Koji Tsurumoto, Travel Voice CEO, and Kei Shibata, Venture Republic Group CEO, talked about what happens in digital travel in 2019 at the 6th Travel Voice LIVE in the end of 2018, introducing updated trends discussed in international conferences through 2018.
Recalling 2018, Shibata said, “A decade ago, we learned digital travel from Europe or U.S., but we have recently learned more from Asia.” One of the features is so-called ‘Super App’ such as LINE, Kakao Talk or WeChat. “Concept of app in Asia is different from that in Asia and Europe or U.S.,” he said. “The word of Super App emerged in 2018, and I think it will extend further in 2019.”
Super App is not a mere message function but integrates a variety of functions, like WeChat that establishes its unique economy block on the app by offering services for payment, bike-sharing or secondhand selling in addition to various travel services.
Venture Republic and LINE jointly operate ‘LINE Travel.jp.’ Shibata said, “We can offer various services in before-traveling, in-destination and after-traveling on the LINE platform. I think that coupons for travelers in a destination should be exciting.” As the logged in app can grasp where a user is now, delivery of coupons to use a local destination will help LINE expand its economy block.
Platforms for in-destination are now the hottest topic in the digital travel business. ARIVAL, an international conference specializing the in-destination businesses in Las Vegas in September 2018, was joined by 590 companies from 50 countries even though it was just tow years old, according to Shibata. “Amid slower economic growth of OTA, the in-destination business has rapidly expanded,” Shibata said. “Shift of local activity bookings from offline to online happens everywhere in the world. All of major OTAs are paying attention to the in-destination bookings.
Several start-ups with a market capitalization of $100 billion JPY or more have been emerging. They are called as Unicorn, one of which is Hong Kong-based Klook. “They are looking for a business opportunity as Super App,” Shibata said. “With their unique services, they are accelerating entry into the Japanese market,” Tsurumoto added.
Forecasting what would happen in 2019, Shibata pointed out that presence of Super App will be stronger. “With the same idea as portal site, Super App can be a new portal site in digital travel,” he added. “A logged-in app has super date collection power. It is possible for a Supper App provider to provide users with more personalized services.”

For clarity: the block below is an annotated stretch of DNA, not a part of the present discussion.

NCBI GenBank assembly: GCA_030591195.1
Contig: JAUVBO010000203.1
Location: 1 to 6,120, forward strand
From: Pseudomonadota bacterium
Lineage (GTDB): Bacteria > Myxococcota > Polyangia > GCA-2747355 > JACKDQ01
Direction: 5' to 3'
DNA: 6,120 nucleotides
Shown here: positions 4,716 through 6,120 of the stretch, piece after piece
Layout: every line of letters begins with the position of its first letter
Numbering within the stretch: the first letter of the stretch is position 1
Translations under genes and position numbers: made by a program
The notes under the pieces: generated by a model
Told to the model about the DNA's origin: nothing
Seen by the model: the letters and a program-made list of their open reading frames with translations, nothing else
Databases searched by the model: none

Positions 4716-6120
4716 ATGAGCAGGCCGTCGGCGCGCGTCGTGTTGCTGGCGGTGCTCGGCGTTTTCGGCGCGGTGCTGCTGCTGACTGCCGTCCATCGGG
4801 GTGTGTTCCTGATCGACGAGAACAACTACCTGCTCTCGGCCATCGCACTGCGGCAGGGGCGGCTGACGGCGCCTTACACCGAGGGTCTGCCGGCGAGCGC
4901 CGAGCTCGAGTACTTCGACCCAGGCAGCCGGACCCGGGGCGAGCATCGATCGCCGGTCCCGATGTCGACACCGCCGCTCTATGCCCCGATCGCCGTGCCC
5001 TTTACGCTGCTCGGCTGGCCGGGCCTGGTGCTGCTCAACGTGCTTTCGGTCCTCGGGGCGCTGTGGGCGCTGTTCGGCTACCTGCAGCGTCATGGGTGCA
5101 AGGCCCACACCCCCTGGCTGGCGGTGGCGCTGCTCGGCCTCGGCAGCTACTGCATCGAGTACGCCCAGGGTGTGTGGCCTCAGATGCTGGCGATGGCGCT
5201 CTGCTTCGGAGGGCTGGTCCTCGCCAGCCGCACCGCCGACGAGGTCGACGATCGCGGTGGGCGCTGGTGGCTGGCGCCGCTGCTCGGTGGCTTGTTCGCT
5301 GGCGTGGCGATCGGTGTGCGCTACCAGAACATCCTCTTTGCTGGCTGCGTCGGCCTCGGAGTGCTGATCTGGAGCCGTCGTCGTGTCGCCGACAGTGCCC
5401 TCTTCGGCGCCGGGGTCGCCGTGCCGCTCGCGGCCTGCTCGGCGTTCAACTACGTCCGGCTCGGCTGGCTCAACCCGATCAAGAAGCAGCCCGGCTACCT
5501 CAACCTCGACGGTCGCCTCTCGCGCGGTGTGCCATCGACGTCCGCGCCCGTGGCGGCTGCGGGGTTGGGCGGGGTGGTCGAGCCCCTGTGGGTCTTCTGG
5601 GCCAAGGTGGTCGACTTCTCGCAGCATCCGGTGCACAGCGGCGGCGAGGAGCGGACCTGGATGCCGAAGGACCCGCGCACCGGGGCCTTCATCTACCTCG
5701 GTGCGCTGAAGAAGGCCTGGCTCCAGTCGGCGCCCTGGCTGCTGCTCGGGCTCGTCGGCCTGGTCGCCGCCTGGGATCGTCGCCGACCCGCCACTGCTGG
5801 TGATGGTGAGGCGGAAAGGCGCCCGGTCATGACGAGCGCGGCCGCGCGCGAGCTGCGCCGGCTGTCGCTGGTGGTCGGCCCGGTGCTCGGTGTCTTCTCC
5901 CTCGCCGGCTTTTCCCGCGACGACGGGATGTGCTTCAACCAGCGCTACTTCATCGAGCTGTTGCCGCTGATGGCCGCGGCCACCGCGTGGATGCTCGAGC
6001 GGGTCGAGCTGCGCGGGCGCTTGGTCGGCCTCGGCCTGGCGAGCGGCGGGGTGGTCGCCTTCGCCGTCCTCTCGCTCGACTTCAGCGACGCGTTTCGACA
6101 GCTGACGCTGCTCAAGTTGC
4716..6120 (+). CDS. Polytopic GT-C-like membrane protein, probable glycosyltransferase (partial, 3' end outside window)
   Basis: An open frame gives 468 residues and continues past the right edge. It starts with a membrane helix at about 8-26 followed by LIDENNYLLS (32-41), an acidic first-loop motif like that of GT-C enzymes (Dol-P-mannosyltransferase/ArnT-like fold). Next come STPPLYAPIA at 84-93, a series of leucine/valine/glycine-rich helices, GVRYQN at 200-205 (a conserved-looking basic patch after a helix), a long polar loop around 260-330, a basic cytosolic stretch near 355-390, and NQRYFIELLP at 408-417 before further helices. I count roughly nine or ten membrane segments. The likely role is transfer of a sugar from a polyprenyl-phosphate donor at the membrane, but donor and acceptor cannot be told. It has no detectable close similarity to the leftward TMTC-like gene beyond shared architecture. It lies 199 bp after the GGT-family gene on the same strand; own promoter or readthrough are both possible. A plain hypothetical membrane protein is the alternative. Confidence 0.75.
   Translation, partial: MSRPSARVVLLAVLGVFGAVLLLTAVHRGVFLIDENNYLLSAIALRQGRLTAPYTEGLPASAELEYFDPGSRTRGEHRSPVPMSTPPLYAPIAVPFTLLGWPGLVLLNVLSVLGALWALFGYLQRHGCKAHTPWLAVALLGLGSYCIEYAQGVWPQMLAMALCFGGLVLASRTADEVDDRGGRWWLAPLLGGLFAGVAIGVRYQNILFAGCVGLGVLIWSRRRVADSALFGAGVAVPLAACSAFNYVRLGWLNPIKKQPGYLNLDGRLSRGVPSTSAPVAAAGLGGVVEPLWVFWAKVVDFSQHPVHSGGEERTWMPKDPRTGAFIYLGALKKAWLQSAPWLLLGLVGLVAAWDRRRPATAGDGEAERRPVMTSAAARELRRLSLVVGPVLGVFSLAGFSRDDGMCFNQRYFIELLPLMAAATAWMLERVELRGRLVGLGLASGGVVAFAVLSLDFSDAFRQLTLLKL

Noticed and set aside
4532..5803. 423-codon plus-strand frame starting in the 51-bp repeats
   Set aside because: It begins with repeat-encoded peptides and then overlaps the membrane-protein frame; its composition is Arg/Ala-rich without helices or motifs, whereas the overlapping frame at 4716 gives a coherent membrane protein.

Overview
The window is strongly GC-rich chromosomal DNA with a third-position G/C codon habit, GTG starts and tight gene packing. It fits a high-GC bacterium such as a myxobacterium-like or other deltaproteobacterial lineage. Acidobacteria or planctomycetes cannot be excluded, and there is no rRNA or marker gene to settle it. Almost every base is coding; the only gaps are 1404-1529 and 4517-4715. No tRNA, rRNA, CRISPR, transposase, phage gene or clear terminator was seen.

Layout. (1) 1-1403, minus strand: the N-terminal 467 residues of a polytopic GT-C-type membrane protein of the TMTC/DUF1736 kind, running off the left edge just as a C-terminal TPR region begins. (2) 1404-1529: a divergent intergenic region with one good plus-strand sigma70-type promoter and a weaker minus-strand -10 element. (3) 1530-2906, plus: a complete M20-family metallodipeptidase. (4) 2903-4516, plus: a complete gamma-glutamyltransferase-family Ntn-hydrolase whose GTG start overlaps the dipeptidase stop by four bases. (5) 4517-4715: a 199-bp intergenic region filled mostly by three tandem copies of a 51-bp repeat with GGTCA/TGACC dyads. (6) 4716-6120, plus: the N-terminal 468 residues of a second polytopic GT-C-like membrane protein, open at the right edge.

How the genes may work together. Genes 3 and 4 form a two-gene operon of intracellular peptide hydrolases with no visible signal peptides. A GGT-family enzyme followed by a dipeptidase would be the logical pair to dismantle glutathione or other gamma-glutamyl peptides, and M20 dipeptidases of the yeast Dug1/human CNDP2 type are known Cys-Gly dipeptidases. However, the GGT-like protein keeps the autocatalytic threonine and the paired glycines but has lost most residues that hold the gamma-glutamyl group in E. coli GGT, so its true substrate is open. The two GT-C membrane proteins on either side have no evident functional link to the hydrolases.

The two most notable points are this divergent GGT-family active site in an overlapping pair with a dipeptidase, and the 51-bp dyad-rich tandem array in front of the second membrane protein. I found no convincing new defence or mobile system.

Local activity booking platforms is stepping from a mere booking function to the next stage as tour suppliers. Shibata, however, said that the market is still developing with small fragmentations.
About potentiality of smart speakers, like Alexa or Google Home, Shibata said, “People may not complete travel bookings only on smart speakers,” even though they provides various functions including booking, distribution or customer services. He introduced voices in international conferences that a screen should be needed for booking behaviors.
Shibata and Tsurumoto also discussed foray into travel business by Amazon and Google. Google executives did not mention anything about that at any international conferences. Shibata and Tsurumoto, however, shared an idea that threats against Google always exist in Europe or U.S.
In reverse, Shibata said that it is doubtful for Amazon to enter the travel business with its advantages because an Amazon’s strength is to keep enormous inventories in its storages. “Travel is invisible product. If Amazon enters the travel business, they will face an issue of how to enter it,” Shibata added.
Foreseeing what happens in the digital travel business in 2019, Shibata said that Asia is leading the world. He particularly paid attention to China, where interesting apps or sites in addition to giant Alibaba or Tencent, have come to the surface. “2019 will be a year for us to learn more from China.”
Major OTAs are watching the new waves in Asia. Booking.com invested to Grab, a ride-share platform in Southeast Asia and Didi, a ride-share platform in China to raise its presence in Asia.
Tsurumoto referred to ride-share business in U.S., introducing that Lift users are more than Uber users in west coast. “Follower companies have a lot of chances to overcome giant companies in 2019.”